A “Corten Cabin” contributes to Oil Crisis in Gulf! Film at 11pm!

1 Jun

Okay, first thing;

The Gulf of Mexico Transocean/Deepwater Horizon/British Petroleum (BP) “oil slick” isn’t here yet.

BP’s latest “BS session” involved using a “top kill” procedure to plug a leak. It failed. Miserably, as predicted by people who should be listened to, but aren’t.

In Coastal Mississippi, where I presently live…

We DO have oil (in what is currently being deemed “trace amounts”) and “tarballs” on the beaches (almost everywhere).

We do have fouling on watercraft, and we are seeing a lot of dead animals that have fallen victim to the spill. But, so far, the oil is still out there lingering offshore, waiting to test our resolve.

Second – as we prepare to battle the oil, I started thinking about the influx of workers that will be arriving, in the middle of Hurricane Season, here on the Gulf Coast.

Lots of the contingency plans we are seeing are to place these workers in tents. TENTS.

So, when the tropical storms and possibly even hurricanes come in, they’ll get pounded and displaced.

Weather Scientists (I know, I know… “oxymoron”) are saying that we are going to have an “extremely active hurricane season” this year.

But, UM… TENTS? You want us to put these workers in tents? It’s ridiculous, and it puts all those people at risks above and beyond those they’ll already be encountering “in the oil”.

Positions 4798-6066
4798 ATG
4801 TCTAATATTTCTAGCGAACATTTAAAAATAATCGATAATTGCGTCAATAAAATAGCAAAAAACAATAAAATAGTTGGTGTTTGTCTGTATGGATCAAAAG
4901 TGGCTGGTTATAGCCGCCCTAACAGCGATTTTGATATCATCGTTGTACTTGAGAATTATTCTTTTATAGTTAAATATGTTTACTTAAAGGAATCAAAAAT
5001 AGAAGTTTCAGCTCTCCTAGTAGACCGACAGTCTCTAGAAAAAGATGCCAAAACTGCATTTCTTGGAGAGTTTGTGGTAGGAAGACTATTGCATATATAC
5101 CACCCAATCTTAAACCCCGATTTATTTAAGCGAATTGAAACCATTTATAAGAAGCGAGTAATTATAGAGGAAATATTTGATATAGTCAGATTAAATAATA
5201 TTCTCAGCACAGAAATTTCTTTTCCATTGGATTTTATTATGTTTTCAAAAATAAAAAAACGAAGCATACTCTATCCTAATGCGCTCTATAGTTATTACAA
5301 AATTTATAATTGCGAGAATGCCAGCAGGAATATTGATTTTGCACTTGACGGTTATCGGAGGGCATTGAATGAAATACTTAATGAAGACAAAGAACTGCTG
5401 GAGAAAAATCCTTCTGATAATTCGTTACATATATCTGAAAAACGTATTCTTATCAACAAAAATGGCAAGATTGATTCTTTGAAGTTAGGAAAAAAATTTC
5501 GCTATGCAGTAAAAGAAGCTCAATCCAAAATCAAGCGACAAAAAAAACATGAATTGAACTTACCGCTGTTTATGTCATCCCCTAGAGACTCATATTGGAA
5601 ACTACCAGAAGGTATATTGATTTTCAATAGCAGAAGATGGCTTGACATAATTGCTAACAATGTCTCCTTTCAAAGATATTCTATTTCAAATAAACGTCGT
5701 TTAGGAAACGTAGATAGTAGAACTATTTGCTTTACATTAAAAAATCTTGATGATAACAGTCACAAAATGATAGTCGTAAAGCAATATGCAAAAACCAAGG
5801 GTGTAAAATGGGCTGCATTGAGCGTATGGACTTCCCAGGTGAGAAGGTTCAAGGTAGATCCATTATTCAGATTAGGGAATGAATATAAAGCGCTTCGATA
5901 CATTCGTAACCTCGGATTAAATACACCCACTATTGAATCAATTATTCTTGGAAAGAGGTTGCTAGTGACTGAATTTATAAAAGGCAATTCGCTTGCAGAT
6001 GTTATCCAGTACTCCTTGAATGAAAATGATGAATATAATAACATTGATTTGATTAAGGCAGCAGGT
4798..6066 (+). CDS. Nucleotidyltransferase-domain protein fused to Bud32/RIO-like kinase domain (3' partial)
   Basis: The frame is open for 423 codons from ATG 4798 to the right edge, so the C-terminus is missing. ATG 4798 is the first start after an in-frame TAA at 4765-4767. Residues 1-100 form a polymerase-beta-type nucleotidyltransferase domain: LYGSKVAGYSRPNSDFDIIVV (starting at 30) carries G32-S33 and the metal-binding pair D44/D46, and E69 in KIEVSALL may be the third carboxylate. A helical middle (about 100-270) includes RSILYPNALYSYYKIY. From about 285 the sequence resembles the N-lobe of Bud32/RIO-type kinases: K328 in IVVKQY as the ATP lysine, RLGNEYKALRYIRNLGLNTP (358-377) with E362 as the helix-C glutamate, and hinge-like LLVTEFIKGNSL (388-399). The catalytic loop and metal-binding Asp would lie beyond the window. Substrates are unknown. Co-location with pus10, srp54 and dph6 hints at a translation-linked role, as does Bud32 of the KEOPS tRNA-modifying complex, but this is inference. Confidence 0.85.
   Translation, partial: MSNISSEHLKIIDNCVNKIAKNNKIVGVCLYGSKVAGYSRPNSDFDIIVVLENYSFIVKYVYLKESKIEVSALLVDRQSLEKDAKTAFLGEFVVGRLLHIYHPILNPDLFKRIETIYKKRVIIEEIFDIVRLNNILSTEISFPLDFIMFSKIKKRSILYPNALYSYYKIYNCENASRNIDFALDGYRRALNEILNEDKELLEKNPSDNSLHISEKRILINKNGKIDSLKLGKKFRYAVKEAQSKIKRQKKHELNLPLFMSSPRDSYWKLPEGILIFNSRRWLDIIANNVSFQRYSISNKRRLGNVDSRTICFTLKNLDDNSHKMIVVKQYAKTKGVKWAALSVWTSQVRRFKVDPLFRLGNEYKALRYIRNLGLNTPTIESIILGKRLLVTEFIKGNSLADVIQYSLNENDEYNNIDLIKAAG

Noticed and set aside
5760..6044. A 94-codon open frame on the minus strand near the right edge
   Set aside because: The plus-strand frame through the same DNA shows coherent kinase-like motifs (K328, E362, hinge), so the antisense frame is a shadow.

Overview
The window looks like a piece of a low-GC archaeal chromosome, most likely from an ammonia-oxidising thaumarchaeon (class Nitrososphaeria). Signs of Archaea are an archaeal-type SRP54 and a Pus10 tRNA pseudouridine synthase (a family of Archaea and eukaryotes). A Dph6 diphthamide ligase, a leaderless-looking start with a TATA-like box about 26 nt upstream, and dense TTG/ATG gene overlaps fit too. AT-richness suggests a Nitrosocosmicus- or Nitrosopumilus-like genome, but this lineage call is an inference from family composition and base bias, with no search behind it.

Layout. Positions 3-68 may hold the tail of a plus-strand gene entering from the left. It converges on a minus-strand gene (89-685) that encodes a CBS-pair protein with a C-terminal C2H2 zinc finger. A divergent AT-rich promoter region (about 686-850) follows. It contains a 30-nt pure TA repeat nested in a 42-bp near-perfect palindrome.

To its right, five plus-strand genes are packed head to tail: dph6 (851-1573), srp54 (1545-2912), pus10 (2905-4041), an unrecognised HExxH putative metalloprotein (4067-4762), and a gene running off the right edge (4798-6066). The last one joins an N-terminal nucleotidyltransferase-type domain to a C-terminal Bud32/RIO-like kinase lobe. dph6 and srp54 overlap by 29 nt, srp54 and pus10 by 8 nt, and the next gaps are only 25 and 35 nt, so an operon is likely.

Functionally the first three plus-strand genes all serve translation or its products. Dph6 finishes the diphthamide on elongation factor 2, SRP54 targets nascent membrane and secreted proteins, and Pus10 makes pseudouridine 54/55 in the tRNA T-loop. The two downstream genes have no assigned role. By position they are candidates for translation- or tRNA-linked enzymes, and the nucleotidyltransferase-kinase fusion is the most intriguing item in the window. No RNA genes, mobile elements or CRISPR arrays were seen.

So, what can we do?

Here’s a thought,

Use all those shipping containers to create steel dorms, or even small complexes, scattered along the Gulf Coast, to put some steel and high-strength glass between those workers and harm.

Use 40′ to 48′ ISBUs and create multi-level “apartments”. Shipping containers are already designed to STACK up, remember? Piled 12 containers wide, and 5 containers high, you house 60 (yes SIXTY) workers or more… in the space most people build a tract home on…

And you can do it VERY affordably.

And each ISBU unit will by far surpass the energy efficiency of that tract home, unit for unit, unless the builder is a moron.

I could do it. And, I bet that Dave Cross could do it, too. In fact, I know HE could.

I know, I know… I’m using this terrible event to launch yet another “Shipping Container Extravaganza” on the media.

Yeah? So what of it? It’ll work. It’s fast, it’s strong, and it’s doable.

And when the current crisis becomes manageable and all those people go back to wherever they came from? You turn that existing complex into affordable housing units. Where I live, affordable housing is extremely HARD to find.

Okay, so I’ve gone on and one for hundreds of articles about how cool ISBU (intermodal steel building unit) shipping containers are.

I mean, for the last two years, I’ve been “writing myself blue in the face” trying to get people to realize that you don’t HAVE to live in “a wood or brick house or condo”, unless you WANT to.

There ARE alternatives.

For the last “30 some odd” years (since 1977), I’ve been teaching people to “recycle and repurpose” old ISBU shipping containers, to build strong, sustainable homes.

Sure… some are cabins, some are vacation homes, some are houses, and some are even “mansions”… but the song remains the same;